With a 95 percent live release rate, the center ranks on the top of public animals facilities in California

Photos courtesy San Martin Animal Services Center From left: Lisa Jenkins, manager, Jessica Ibanez, animal control officer, and Stephanie Riley, acting field operations manager, with Bella Donna.

By Marty Cheek

Furred and feathered friends of South Valley in need of a good home or medical attention now have a new facility where they can get help.

Dignitaries cut a red ribbon of the new 37,000-square-foot San Martin Animal Services Center Feb. 19, opening the doors to stray dogs and cats, abandoned livestock and other creatures in need of a chance at a better life.

Set on eight acres south of the village of San Martin on Monterey Road, the $35-million facility replaces the 1930s-era home and modular buildings turned in 1978 into a rescue center for lost, homeless, or hurt animals from livestock to litters of orphaned kittens. Set a mile to the east near the San Martin Airport, the old facility served up to 4,000 animals annually. The new facility is open seven days a week and can care for up to 8,000 animals a year.

Santa Clara County Supervisor Mike Wasserman and San Martin Animal Services Center staff cut the celebratory ribbon to officially open the new facility. Photo courtesy San Martin Animal Services Center

“For so many years, we worked in a building that belied the great work that we do,” said Lisa Jenkins, the center’s manager. “You would never look at the outdated, converted old house that we were in beside the highway (U.S. 101) and know that despite taking every orphan, broken, sick, and abandoned animal that came to us, that we still maintained one of the greatest save rates in the entire nation.”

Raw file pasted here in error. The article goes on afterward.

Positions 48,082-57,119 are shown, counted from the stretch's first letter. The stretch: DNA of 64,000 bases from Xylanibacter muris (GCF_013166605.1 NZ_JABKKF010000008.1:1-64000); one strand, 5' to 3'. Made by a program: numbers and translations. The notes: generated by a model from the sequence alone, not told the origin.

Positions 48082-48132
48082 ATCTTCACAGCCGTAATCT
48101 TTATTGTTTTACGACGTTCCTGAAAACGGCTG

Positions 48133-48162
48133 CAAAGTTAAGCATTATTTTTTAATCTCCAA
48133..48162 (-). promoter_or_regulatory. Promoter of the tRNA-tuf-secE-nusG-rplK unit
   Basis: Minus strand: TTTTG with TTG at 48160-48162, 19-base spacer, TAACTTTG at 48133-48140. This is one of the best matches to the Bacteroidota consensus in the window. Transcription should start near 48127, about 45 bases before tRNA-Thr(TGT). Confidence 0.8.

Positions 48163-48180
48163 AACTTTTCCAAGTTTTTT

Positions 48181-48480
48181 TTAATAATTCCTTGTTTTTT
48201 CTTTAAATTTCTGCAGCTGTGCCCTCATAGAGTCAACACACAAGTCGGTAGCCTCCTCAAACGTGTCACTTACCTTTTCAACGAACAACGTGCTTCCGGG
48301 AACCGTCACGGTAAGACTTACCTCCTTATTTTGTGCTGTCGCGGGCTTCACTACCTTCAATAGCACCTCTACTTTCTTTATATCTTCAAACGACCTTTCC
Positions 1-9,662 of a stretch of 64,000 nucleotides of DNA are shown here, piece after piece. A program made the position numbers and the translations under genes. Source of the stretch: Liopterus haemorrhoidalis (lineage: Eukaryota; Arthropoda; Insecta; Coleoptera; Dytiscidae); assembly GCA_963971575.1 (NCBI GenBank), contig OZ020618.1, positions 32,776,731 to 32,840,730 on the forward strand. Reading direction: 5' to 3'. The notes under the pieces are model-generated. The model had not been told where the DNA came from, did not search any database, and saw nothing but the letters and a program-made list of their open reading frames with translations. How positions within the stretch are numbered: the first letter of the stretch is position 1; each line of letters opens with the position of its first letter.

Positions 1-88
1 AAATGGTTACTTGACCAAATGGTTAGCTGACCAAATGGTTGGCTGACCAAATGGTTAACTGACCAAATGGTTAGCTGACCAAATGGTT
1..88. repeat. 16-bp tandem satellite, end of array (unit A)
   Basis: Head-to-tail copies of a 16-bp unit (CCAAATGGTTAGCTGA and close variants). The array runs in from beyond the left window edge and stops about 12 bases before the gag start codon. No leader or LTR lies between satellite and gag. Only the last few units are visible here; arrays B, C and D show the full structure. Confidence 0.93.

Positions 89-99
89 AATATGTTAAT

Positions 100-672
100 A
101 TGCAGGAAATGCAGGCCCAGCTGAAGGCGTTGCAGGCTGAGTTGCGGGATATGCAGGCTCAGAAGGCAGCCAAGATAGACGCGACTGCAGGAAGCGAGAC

With a 95 percent live release rate, the center ranks on the top of public animals facilities in California. It is the only shelter in the Pacific Coast region to win the prestigious Rachael Ray No-Kill Excellence Grant award in 2020.

The new center is designed with the idea of being the hub of the community and inviting people in to see the animals and the work that staff and volunteers do. The center features a large, flexible community meeting space with a capacity of up to 300 guests. They can walk into the lobby and view the canine animals in an open area park shaded by a live oak tree. This will provide a place for educating children to better appreciate animals and pet care classes for families.

“This means there will be many more opportunities for the public to interface with us,” Jenkins said. “There are a lot of people who said they wouldn’t come into an animal shelter, but if you’re at a meeting or a community event, guess what? You’re already here . . . The park is surrounded by glass, so people can stop and watch the dogs play and hopefully fall in love and take a pet home.”

The facility has three dog dorms set up in a circular fashion to create a flow for the public to walk through and see the hounds. The dogs are allowed the freedom to hide from the public view if they choose.

Creating a more natural and relaxed experience for cats, the center provides three rooms and an outside “catio” patio for feline pets to safely sun themselves. A spacious 2,500-square-foot barn holds 10 stalls to provide a comfortable shelter for livestock such as horses, goats, chickens and pigs to rehabilitate. Nearby is a large, fenced-in pasture area to house farm animals that are less socialized. The center is the only one in the region designed to handle livestock.